Margaret Ekpo, pioneering feminism in Nigeria | African Roots | DW | 24.03.2018
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African Roots

Margaret Ekpo, pioneering feminism in Nigeria

She was strong. She was outspoken. She didn't just open doors for women, she kicked them down. The Nigerian women's rights activist and politician, Margaret Ekpo, helped change the face of politics in Nigeria.

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Margaret Ekpo, pioneering feminism in Nigeria

When and where did Margaret Ekpo live?

Margaret Ekpo was born in 1924 in the muddy settlement of Creek Town in Cross River State, southeastern Nigeria. At the time, Nigeria was ruled by the British and women weren't allowed to vote. Ekpo died aged 92 in 2006 in Calabar, Cross River State.

What was remarkable about Margaret Ekpo? Ekpo is particularly remembered for mobilizing women rich and poor to fight for their economic and political rights and participate in politics. She also tirelessly agitated for Nigerian independence. She became one of the country's first female elected politicians and continued to push to advance the role of women while she was a politician.

How did Margaret Ekpo become politically active? In the 1940s, Ekpo, whose husband was a doctor, started attending meetings to protest the treatment of indigenous medical staff by the British colonial authorities.

In 1946, she founded the Market Women Association to unionize women in the city of Aba in Nigeria's Abia State, where she was then living with her husband.

In this period, Ekpo also became active in Nigeria's struggle against colonialism, joining the National Council of Nigeria and the Cameroons party. The party later nominated Ekpo as a special member of the influential regional House of Chiefs to represent women.

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Margaret Ekpo, women's interests at heart

After Nigeria's independence from Britain in 1960, Ekpo became an elected politician in the Eastern Regional House of Assembly. She was the first woman in Aba, and one of the few female politicians in the country, to be elected to such an office.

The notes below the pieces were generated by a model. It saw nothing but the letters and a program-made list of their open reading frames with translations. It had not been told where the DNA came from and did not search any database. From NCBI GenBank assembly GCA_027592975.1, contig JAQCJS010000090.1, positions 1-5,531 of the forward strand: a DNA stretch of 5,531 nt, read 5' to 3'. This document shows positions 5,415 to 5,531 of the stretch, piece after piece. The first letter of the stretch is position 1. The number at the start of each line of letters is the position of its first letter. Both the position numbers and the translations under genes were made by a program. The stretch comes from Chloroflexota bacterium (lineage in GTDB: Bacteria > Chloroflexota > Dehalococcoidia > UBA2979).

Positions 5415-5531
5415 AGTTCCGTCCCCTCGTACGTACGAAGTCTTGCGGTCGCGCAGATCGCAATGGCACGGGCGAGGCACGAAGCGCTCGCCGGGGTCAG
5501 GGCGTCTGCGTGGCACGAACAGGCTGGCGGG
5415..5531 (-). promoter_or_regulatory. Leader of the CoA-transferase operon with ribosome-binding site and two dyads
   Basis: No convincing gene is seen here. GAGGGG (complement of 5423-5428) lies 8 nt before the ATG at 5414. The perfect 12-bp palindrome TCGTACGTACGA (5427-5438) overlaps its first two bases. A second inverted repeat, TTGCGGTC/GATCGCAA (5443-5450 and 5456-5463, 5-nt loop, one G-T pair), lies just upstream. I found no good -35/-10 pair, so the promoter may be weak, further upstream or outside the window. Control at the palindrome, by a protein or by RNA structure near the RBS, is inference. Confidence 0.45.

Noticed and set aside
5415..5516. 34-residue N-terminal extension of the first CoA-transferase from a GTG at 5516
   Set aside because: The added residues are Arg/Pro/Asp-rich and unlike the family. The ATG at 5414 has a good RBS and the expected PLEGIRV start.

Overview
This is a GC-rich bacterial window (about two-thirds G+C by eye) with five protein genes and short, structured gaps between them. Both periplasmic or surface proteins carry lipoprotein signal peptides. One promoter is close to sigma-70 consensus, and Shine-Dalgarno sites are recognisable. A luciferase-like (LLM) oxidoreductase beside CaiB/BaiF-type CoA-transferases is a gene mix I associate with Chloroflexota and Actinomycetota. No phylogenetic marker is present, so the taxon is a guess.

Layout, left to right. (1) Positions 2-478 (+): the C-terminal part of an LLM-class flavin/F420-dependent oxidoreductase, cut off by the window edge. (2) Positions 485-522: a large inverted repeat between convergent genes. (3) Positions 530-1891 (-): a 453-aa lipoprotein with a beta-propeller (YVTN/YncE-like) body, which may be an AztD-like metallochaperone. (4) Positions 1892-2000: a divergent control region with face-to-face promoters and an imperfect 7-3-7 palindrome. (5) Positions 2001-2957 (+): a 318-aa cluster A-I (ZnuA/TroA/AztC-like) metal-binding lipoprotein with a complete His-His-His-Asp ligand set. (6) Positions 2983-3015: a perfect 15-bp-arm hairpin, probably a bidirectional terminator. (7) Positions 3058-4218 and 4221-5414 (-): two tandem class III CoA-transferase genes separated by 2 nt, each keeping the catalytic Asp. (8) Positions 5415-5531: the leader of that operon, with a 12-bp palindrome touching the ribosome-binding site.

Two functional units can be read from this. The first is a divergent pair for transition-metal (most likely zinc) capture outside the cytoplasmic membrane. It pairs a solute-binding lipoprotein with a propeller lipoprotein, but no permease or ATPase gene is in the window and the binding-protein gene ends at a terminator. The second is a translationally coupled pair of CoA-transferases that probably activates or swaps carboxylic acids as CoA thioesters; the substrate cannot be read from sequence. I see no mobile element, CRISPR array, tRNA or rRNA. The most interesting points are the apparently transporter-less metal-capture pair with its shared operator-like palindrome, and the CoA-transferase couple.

How did Margaret Ekpo improve the standing of women in society?

In an interview with DW, Etubong Essien, a contemporary of Ekpo, said Margaret was directly responsible for more women entering politics.

"She was very active, very outspoken also. During that time, most of the women did not take to politics but she urged them. They came into politics and they were given positions, particularly those who succeeded to be elected into the house."

As a politician, Ekpo continued to fight to better the economic and political situation for women, for example, by pushing for improvements to roads leading to markets.

What happened then?

Ekpo was an elected politician until the start of the Nigerian civil war in 1967. During the war, she was detained by Biafran authorities for three years, at one point becoming quite ill for lack of adequate food.

In 2001, Nigeria's then president, Olusegun Obasanjo, renamed the airport in Calabar, a city near her birthplace of Creek Town, after Ekpo as a tribute to her contribution to the advancement of the country. It is now called the Margaret Ekpo International Airport.

Pinado Abdu-Waba and Gwendolin Hilse contributed to this package. It is part of DW's special series "African Roots", dedicated to African history, a cooperation with the Gerda Henkel Foundation.

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